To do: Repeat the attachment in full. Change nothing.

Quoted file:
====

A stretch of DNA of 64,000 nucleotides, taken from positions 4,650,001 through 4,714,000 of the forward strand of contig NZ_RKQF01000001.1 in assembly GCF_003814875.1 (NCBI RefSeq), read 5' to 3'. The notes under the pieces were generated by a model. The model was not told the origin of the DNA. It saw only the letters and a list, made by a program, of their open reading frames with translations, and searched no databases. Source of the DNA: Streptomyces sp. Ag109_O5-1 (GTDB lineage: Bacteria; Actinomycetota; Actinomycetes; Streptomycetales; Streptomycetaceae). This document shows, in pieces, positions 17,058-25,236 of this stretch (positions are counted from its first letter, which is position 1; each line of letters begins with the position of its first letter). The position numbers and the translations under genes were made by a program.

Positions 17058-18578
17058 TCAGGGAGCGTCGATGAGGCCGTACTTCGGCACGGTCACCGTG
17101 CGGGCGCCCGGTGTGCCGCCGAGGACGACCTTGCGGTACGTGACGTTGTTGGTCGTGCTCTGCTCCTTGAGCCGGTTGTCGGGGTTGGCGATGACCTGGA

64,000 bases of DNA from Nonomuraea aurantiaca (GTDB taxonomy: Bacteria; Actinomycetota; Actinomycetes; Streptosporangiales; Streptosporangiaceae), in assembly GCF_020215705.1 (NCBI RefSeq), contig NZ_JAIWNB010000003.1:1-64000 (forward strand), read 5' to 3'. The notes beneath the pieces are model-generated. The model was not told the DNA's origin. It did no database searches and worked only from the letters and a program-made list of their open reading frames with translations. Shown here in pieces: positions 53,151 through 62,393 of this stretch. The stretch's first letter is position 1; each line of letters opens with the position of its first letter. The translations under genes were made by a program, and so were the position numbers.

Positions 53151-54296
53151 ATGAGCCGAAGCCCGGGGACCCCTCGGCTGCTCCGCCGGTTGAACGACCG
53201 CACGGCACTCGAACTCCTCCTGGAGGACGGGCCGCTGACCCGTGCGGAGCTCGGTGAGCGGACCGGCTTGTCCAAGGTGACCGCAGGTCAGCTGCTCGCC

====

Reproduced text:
A stretch of DNA of 64,000 nucleotides, taken from positions 4,650,001 through 4,714,000 of the forward strand of contig NZ_RKQF01000001.1 in assembly GCF_003814875.1 (NCBI RefSeq), read 5' to 3'. The notes under the pieces were generated by a model. The model was not told the origin of the DNA. It saw only the letters and a list, made by a program, of their open reading frames with translations, and searched no databases. Source of the DNA: Streptomyces sp. Ag109_O5-1 (GTDB lineage: Bacteria; Actinomycetota; Actinomycetes; Streptomycetales; Streptomycetaceae). This document shows, in pieces, positions 17,058-25,236 of this stretch (positions are counted from its first letter, which is position 1; each line of letters begins with the position of its first letter). The position numbers and the translations under genes were made by a program.

Positions 17058-18578
17058 TCAGGGAGCGTCGATGAGGCCGTACTTCGGCACGGTCACCGTG
17101 CGGGCGCCCGGTGTGCCGCCGAGGACGACCTTGCGGTACGTGACGTTGTTGGTCGTGCTCTGCTCCTTGAGCCGGTTGTCGGGGTTGGCGATGACCTGGA

64,000 bases of DNA from Nonomuraea aurantiaca (GTDB taxonomy: Bacteria; Actinomycetota; Actinomycetes; Streptosporangiales; Streptosporangiaceae), in assembly GCF_020215705.1 (NCBI RefSeq), contig NZ_JAIWNB010000003.1:1-64000 (forward strand), read 5' to 3'. The notes beneath the pieces are model-generated. The model was not told the DNA's origin. It did no database searches and worked only from the letters and a program-made list of their open reading frames with translations. Shown here in pieces: positions 53,151 through 62,393 of this stretch. The stretch's first letter is position 1; each line of letters opens with the position of its first letter. The translations under genes were made by a program, and so were the position numbers.

Positions 53151-54296
53151 ATGAGCCGAAGCCCGGGGACCCCTCGGCTGCTCCGCCGGTTGAACGACCG
53201 CACGGCACTCGAACTCCTCCTGGAGGACGGGCCGCTGACCCGTGCGGAGCTCGGTGAGCGGACCGGCTTGTCCAAGGTGACCGCAGGTCAGCTGCTCGCC